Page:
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bed leveling

 HI

just tried my first big print. while leveling the bed I noticed 2 things.

something doesnt seem straight.:

If all is straight you would expect that if all 4 corners are level everything in between is also level, well this is not the case. 

the center is much higher, a few 0.1 mm ( I have to measure exactly yet but around 0.3mm, cold bed.) 

Also I noticed the left tip is a little shorter than the right tip.( is this normal?) 



5 people have this problem

Hello! I experienced the same. It seems like the beams holding the carriage are bent in the middle due to the weight. Is this a fault in the machine or can't we expect a higher precision? I thought working with a much thicker first layer you could compensate for the problem of sticking the large print to your bed. However, in the next layers the second extruder slightly hits the print every time it moves.

Hi, I also have the same issue (the center being higher). Already spent days measuring and came to the same conclusion.  I still have a ticket open for this.


The glass plate is level (checked it using a level & square) so it must be the X or Y axis.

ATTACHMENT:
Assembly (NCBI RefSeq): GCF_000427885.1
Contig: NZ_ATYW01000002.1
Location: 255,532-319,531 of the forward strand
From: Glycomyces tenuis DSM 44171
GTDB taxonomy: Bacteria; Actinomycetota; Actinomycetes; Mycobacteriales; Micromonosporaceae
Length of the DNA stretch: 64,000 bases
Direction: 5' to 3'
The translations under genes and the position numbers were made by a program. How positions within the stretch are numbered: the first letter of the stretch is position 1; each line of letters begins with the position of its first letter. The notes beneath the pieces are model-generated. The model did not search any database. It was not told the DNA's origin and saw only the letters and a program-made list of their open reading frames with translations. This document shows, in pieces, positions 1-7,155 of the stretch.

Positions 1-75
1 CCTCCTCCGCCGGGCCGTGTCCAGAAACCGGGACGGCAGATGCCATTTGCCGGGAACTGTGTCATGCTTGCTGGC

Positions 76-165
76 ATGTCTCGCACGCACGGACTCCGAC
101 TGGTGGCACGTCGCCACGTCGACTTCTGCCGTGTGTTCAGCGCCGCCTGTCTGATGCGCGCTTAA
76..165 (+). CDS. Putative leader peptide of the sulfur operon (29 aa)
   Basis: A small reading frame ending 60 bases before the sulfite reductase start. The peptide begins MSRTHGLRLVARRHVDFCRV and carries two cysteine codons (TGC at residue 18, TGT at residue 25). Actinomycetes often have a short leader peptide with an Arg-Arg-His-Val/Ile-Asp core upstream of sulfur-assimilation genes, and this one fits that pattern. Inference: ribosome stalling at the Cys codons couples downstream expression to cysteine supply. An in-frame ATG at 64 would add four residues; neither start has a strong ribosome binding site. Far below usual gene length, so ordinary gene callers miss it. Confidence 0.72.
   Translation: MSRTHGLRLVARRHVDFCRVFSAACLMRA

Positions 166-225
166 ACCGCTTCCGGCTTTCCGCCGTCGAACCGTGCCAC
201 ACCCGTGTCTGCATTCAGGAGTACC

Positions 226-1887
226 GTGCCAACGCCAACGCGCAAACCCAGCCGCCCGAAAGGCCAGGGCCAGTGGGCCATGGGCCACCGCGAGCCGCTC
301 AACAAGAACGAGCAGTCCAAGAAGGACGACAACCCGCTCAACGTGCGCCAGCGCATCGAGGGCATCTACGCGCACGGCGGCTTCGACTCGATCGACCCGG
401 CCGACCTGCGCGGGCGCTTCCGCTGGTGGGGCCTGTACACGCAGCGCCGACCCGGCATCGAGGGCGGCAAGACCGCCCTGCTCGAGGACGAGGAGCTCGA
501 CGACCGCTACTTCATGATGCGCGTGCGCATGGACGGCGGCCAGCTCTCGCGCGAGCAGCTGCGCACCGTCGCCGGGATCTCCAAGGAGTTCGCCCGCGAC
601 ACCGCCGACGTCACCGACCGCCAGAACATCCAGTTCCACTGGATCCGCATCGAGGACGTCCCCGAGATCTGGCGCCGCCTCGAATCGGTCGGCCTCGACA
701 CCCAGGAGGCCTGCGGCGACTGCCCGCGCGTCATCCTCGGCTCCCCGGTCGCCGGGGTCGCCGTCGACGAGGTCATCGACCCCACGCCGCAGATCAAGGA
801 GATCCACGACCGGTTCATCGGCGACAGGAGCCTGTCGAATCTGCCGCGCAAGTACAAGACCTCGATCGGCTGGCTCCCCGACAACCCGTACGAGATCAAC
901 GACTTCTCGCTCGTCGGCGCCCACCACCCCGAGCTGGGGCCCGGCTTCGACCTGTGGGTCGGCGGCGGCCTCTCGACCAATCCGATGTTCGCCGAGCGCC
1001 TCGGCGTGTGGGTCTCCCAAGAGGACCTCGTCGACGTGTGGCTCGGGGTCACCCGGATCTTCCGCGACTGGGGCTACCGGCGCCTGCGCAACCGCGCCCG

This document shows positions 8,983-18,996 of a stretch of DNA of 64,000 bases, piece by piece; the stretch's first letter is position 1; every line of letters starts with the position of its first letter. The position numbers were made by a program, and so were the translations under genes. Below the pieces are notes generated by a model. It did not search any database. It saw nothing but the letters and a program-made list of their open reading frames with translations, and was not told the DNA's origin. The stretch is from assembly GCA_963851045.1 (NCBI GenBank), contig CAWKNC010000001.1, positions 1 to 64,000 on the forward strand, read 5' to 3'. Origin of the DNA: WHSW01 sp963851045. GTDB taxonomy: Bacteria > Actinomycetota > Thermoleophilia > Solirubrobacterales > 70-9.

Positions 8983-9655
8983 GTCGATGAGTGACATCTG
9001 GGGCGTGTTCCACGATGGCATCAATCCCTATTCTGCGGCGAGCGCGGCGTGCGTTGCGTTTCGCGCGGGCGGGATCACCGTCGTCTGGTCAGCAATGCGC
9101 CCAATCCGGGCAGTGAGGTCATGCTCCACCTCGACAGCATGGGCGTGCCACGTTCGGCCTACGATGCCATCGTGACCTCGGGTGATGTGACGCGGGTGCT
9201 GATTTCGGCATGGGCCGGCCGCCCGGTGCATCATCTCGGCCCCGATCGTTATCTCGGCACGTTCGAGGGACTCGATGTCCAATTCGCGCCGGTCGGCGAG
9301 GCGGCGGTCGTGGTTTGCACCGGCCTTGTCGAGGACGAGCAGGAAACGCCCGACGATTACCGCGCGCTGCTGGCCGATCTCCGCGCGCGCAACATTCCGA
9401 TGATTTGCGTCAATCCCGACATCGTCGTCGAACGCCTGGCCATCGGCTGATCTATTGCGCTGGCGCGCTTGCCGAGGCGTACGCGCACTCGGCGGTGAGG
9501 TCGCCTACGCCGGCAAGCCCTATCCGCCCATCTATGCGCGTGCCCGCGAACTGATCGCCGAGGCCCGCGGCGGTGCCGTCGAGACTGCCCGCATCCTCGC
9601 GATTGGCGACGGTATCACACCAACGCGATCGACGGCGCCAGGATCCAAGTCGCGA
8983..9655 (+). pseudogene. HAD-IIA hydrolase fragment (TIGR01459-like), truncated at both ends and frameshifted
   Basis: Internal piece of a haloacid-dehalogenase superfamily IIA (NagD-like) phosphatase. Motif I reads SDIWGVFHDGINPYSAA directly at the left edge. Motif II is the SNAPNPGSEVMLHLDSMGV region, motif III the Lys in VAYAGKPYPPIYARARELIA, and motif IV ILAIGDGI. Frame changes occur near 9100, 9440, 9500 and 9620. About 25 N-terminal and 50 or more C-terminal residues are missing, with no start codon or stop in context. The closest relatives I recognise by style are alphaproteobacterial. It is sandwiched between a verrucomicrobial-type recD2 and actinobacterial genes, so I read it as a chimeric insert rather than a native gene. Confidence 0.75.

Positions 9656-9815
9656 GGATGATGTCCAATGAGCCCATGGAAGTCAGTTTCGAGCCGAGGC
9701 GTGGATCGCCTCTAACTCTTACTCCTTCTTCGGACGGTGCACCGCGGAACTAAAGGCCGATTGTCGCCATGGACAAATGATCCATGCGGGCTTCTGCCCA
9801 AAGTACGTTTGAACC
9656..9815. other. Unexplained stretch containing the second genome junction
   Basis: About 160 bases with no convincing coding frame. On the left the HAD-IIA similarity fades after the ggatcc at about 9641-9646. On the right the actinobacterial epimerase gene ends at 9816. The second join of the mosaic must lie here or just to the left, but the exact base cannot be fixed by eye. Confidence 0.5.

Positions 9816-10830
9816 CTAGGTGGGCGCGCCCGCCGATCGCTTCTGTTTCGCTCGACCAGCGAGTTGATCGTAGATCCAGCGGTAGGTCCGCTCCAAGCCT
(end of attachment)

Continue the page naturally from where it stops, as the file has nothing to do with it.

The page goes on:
Small prints are fine now BUT ONLY if I position them at the front of the plate and perform a calibration on only that area. If I then try to print it in the middle, it fails as there is a big difference in height.


Using the entire print area as advertised (and why I bought it in the first place) is NOT possible.


One extruder being lower as the other one is easily fixed. 

Hi Emmanuel,

From my ticket I heard this much deviation is possible, appearently. What you can do for large prints is printing with a raft in Simplify3D (this is a first layer of .4mm). This is what they told me. What I tried myself already is a first layer of .35mm. I did this in Repetier, with slic3r. It was only a small test, but it seemed to work better at least than starting with a .2mm layer.

 

I have measured my bed also and it seems to be higher in the middle too.

About .8 MM but that is a rough measurement as I am not sure how to exactly measure it.

I put a straight edge across the bed and you can see a definite gap.  I dont see this on other bots that I have.  I actually have a delta bot that was shipped to me with bad warped glass and the manufacturer replaced it, so I guess it can happen.


LOL

As I type this, I just heard back from Leapfrog - I reported my glass as warped and they are sending me a new one! - Didnt expect that quick response but they just asked me where to send it, no other questions or explination, so I assume they are aware of this problem???


Lets hope that one is flat and easy to install :-)


Anyone else get this type of response?


Thanks

You should count on the materials shrinking also